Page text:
Anywho, long story short - iperf tested perfect in this scenario, when there was a problem to be resolved. Only thing I can figure is the static TCP window size iperf uses, but if anyone has any other thoughts - I'd love to hear'em. If anyone has any idea how to test throughput with dynamic TCP windows, I'd love to hear that too.


March 13, 2011 at 8:42 a.m. UTC

Throughput and latency is only part of over all network performance. Most neworks these days have firewalls, load balacers or other equipment which is state aware. This leads to other bottle necks such as total amount of sessions and session setup/teardown pr second. Depending on the statefull implementations multiple sessions from a single host can be handled differently than multiple sessions from a single host.

In the lab we have heavy duty Ixia equipment to moddel such traffic, but I realy would like a tool which could be installed on a laptop for field usage. Open source/freeware cli is preffarable. Any suggestions?

April 19, 2011 at 5:15 p.m. UTC

do we have some document comparing iperf and ftp

p e norris
July 11, 2011 at 9:22 p.m. UTC

In regards to historic performance data, look into OPnet's products. I count my lucky stars every day that the netadmin before me fought for deploying one in our enterprise. It saves having to have this network/server/storage/app argument every day.

November 8, 2011 at 4:19 p.m. UTC

Hi All,
Now I meet a question when I use Iperf to test packet loss. I use the "-o" option, but it couldn't creat the logfile in any where. My command are "iperf -c -u -i 2 -o c:iperflog.txt" and "iperf -s -u -i 2 -o c:iperflog.txt". Could you help me or give me some advice?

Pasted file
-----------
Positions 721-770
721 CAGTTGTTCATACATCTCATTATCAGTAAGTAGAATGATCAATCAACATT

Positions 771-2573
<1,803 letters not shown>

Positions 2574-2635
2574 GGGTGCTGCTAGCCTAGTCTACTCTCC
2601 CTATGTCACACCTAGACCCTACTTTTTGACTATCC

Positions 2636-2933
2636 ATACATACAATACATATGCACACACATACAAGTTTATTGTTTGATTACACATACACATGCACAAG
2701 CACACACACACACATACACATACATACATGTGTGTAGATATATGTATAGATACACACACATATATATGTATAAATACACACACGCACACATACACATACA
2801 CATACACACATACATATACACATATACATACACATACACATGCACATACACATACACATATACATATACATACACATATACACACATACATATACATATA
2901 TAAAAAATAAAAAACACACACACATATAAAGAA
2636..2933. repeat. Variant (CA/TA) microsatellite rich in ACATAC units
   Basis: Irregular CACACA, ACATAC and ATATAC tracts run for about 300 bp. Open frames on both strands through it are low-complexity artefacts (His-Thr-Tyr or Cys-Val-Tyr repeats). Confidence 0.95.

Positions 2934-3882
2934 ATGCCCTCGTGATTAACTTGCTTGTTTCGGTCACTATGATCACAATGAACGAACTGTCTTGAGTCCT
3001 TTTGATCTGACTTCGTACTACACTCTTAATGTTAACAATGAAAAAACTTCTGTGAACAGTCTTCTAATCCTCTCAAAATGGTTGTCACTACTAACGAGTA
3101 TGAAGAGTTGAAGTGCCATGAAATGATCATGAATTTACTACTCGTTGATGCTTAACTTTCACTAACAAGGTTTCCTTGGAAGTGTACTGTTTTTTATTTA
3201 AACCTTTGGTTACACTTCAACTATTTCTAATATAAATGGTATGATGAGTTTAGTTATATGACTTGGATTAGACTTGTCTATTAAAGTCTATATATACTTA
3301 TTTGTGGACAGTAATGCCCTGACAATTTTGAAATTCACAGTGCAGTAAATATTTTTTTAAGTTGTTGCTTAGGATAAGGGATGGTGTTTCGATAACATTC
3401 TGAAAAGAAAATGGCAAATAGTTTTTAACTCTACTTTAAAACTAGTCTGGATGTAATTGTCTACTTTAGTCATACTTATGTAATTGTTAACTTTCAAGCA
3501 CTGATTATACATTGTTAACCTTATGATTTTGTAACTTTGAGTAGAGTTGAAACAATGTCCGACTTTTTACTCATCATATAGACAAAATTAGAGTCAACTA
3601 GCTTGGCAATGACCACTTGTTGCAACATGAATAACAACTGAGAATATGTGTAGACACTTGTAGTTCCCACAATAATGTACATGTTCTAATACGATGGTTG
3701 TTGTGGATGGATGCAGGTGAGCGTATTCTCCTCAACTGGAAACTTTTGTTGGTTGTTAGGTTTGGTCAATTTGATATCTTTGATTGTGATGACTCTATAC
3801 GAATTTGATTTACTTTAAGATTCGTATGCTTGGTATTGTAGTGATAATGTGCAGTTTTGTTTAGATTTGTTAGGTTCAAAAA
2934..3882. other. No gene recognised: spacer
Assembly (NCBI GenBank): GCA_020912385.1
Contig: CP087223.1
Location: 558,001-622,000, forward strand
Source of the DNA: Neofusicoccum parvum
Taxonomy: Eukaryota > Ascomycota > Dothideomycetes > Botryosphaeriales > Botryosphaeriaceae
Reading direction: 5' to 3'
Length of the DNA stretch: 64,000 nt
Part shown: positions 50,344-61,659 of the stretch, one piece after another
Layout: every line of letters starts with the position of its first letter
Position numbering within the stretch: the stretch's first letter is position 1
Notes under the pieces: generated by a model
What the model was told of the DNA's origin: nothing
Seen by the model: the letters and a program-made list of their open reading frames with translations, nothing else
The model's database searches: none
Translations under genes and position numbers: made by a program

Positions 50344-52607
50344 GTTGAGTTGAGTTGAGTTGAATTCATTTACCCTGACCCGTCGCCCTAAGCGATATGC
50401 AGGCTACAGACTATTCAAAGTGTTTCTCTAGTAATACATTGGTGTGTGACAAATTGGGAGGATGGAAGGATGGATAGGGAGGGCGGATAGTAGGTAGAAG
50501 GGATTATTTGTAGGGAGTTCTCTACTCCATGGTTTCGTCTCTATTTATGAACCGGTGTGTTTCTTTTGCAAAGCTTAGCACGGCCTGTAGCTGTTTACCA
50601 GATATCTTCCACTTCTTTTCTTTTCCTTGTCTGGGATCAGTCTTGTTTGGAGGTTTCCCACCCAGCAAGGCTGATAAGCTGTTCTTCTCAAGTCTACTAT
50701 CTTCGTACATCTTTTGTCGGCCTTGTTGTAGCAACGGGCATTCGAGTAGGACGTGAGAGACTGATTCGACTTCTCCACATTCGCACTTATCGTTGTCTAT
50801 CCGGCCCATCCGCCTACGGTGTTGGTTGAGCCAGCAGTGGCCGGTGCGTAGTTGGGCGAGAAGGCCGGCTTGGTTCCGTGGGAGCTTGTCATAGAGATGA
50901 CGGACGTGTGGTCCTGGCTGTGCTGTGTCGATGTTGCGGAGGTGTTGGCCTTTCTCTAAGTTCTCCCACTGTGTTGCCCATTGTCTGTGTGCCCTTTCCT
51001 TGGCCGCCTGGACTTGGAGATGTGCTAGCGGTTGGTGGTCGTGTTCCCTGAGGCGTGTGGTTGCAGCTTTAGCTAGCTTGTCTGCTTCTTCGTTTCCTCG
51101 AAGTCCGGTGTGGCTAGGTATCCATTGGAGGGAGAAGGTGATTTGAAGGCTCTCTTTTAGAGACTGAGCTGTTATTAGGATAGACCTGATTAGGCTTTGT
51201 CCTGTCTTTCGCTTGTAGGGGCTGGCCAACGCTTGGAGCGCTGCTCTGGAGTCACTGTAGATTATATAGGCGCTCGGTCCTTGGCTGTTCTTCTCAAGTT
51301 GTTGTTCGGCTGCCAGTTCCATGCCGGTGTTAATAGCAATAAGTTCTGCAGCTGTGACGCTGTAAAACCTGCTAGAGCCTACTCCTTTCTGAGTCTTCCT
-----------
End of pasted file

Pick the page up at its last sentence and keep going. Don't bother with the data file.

Thaks a lot!

November 8, 2011 at 4:55 p.m. UTC

Hi Jeremy, When I use the command "iperf -c xxx -u -i 2 -o c:\iperflog.txt" , it couldn't creat the log flile. Could you help me or give me some advice? Thanks~

November 8, 2011 at 4:56 p.m. UTC

sorry, the command is"iperf -c xxx -u -i 2 -o c:\iperlog.txt"

February 1, 2012 at 7:12 a.m. UTC

Any iperf servers, so that I can use iperf clients on my PC or embedded devices to test the internet speed in simplest way.


February 15, 2012 at 4:01 a.m. UTC

this tool really helps me prove to our customers that we are providing them their requested bandwidth and the issue is not on our side but already in their own network.

March 3, 2012 at 11:13 a.m. UTC


Could you please help me to find out the reason for iperf not sending full data whatever is specified in the command line. for example i pumped 19Mbps but it send
only < 16 mbps.

C:\Users\ssrivastav\Desktop>iperf.exe -c -B -u -p 22
2 -b 19m -i 2 -t 1000
Client connecting to, UDP port 222
Binding to local address
Sending 1470 byte datagrams
UDP buffer size: 63.0 KByte (default)
[128] local port 61562 connected with port 222
[ ID] Interval       Transfer     Bandwidth
[128]  0.0- 2.0 sec  3.29 MBytes  13.8 Mbits/sec
[128]  2.0- 4.0 sec  2.88 MBytes  12.1 Mbits/sec
[128]  4.0- 6.0 sec  2.99 MBytes  12.5 Mbits/sec
[128]  6.0- 8.0 sec  3.20 MBytes  13.4 Mbits/sec
[128]  8.0-10.0 sec  3.11 MBytes  13.1 Mbits/sec
[128] 10.0-12.0 sec  3.01 MBytes  12.6 Mbits/sec
[128] 12.0-14.0 sec  2.80 MBytes  11.7 Mbits/sec